Genetic Risk Factors and Acquired Oncogenic Mutations of Melanoma (M3)

The safety and scientific validity of this study is the responsibility of the study sponsor and investigators. Listing a study does not mean it has been evaluated by the U.S. Federal Government. Know the risks and potential benefits of clinical studies and talk to your health care provider before participating. Read our disclaimer for details. Identifier: NCT00849407
Recruitment Status : Recruiting
First Posted : February 23, 2009
Last Update Posted : August 31, 2017
Information provided by (Responsible Party):
Ichiro Okamoto, Medical University of Vienna

Brief Summary:
Though it is generally accepted that exposure to sunlight is a major causative factor for skin cancer, the risk for developing melanoma is not directly linked to sun exposure such as in non-melanoma skin cancer. Therefore, a dual pathway has been proposed, distinguishing melanoma that develops on skin that is chronically exposed to sunlight from those that occur on skin that is normally protected. The risk for each type of melanoma is believed to be determined in part by genetic factors. To define these markers reproducibly, the investigators plan to establish a large cohort with comprehensive information regarding sun sensitivity (skin type), history of experienced sun exposure, skin pigmentation phenotypes, total number of nevi, and other types of skin tumors in a central European population. The investigators will obtain blood from all participants for DNA as well as serum analyses. Based on the finding that genetic variants of the melanocortin-1 receptor (MC1R) gene, associated with red hair and fair skin, have been shown to be associated with increased risk for melanoma, particularly those harboring BRAF mutations, the investigators will now focus on the study of recently discovered genetic variants associated with pigmentation. Furthermore, the investigators will study the relation of these variants with oncogenic mutations of melanoma in BRAF, RAS and c-Kit. The study of other genetic variants will follow, once a sufficiently large cohort has been established to reveal an independent genetic risk factor in a multivariate analysis including potential covariates as mentioned above. The identification of genetic risk factors for melanoma will not only help identify individuals with increased risk but also improve our understanding of the molecular background of the development of melanoma.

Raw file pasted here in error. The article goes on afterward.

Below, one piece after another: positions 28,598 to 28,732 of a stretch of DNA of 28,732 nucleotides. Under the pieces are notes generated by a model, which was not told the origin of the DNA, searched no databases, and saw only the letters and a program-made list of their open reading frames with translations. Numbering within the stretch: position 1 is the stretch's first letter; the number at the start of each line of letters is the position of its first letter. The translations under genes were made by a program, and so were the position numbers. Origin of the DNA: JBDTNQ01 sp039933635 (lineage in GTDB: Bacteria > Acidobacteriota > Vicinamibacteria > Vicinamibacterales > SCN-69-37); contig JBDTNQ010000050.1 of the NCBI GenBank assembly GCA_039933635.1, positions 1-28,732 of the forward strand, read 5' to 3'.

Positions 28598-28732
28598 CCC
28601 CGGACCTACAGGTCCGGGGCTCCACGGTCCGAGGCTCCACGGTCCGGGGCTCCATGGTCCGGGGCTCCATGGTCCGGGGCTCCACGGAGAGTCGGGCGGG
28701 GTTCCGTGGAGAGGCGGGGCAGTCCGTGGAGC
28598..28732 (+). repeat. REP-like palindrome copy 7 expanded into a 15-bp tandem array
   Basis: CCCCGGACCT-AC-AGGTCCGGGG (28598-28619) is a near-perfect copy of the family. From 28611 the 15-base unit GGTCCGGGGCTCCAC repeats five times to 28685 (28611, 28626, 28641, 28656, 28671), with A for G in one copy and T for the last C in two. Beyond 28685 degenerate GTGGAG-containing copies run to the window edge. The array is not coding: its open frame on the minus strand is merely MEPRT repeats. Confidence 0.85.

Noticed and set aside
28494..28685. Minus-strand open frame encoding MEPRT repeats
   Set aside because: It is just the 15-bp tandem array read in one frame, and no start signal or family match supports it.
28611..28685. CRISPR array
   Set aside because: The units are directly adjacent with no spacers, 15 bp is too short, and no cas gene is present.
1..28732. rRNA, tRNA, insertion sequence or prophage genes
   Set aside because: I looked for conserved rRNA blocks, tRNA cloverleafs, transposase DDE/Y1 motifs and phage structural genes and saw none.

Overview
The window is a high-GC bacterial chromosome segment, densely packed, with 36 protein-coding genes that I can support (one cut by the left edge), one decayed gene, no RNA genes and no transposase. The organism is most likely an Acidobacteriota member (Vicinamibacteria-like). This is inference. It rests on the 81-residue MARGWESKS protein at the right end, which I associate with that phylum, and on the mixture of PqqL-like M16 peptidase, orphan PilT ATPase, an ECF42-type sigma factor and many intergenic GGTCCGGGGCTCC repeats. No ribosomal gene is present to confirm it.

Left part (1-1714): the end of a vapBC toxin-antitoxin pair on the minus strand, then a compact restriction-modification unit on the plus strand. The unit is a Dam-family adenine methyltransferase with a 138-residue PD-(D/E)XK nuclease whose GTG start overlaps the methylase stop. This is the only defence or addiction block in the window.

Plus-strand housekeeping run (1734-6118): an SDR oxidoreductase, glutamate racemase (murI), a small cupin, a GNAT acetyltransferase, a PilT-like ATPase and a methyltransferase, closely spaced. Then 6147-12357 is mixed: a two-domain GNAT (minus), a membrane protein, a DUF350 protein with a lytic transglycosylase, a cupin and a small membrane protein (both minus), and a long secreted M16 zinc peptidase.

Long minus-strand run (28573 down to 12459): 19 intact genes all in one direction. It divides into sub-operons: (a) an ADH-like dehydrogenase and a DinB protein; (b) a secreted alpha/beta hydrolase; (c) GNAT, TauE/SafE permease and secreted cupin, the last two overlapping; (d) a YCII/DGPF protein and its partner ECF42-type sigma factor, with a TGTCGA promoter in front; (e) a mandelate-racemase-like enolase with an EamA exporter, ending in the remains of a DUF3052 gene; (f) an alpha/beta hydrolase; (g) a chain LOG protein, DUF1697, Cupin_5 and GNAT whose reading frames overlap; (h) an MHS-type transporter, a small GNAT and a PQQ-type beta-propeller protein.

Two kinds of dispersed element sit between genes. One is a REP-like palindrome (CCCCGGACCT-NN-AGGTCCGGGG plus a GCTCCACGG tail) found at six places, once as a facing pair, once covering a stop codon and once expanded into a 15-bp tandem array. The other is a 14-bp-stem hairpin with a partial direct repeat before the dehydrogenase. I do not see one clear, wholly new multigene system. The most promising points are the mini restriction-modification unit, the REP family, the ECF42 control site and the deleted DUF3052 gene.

Condition or disease

Study Type : Observational
Estimated Enrollment : 2000 participants
Observational Model: Case-Control
Time Perspective: Prospective
Official Title: Genetic Risk Factors and Acquired Oncogenic Mutations of Melanoma
Study Start Date : October 2008
Estimated Primary Completion Date : December 2020
Estimated Study Completion Date : December 2020

Resource links provided by the National Library of Medicine

MedlinePlus related topics: Melanoma
U.S. FDA Resources

melanoma patients

Primary Outcome Measures :
  1. melanoma [ Time Frame: 2 years ]

Secondary Outcome Measures :
  1. survival [ Time Frame: 10 years ]

Information from the National Library of Medicine

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Ages Eligible for Study:   18 Years and older   (Adult, Senior)
Sexes Eligible for Study:   All
Accepts Healthy Volunteers:   Yes
Sampling Method:   Probability Sample
Study Population
Our goal is to recruit at least one thousand melanoma patients of any stage and one thousand controls in order to acquire a well sized cohort for identifying independent molecular markers in multivariate analyses (for statistical considerations see "Statistical analysis" on page 8). Patients who visit the out-door clinic of the Department of Dermatology at the Medical University of Vienna with any other diseases than melanoma, their spouses and spouses of melanoma patients will be asked to contribute as controls.

Inclusion Criteria:

  • patients with or without melanoma

Exclusion Criteria:

  • HIV and Hepatitis C positive individuals.

Information from the National Library of Medicine

To learn more about this study, you or your doctor may contact the study research staff using the contact information provided by the sponsor.

Please refer to this study by its identifier (NCT number): NCT00849407

Contact: Ichiro Okamoto, MD +43-1-40400-0 ext 2273

Medical University of Vienna Recruiting
Vienna, Austria, A-1090
Contact: Ichiro Okamoto, MD    +43-1-40400-0 ext 2273 or 7700   
Sponsors and Collaborators
Medical University of Vienna

Responsible Party: Ichiro Okamoto, associate professor, Medical University of Vienna Identifier: NCT00849407     History of Changes
Other Study ID Numbers: M3-I
First Posted: February 23, 2009    Key Record Dates
Last Update Posted: August 31, 2017
Last Verified: August 2017

Additional relevant MeSH terms:
Neuroendocrine Tumors
Neuroectodermal Tumors
Neoplasms, Germ Cell and Embryonal
Neoplasms by Histologic Type
Neoplasms, Nerve Tissue
Nevi and Melanomas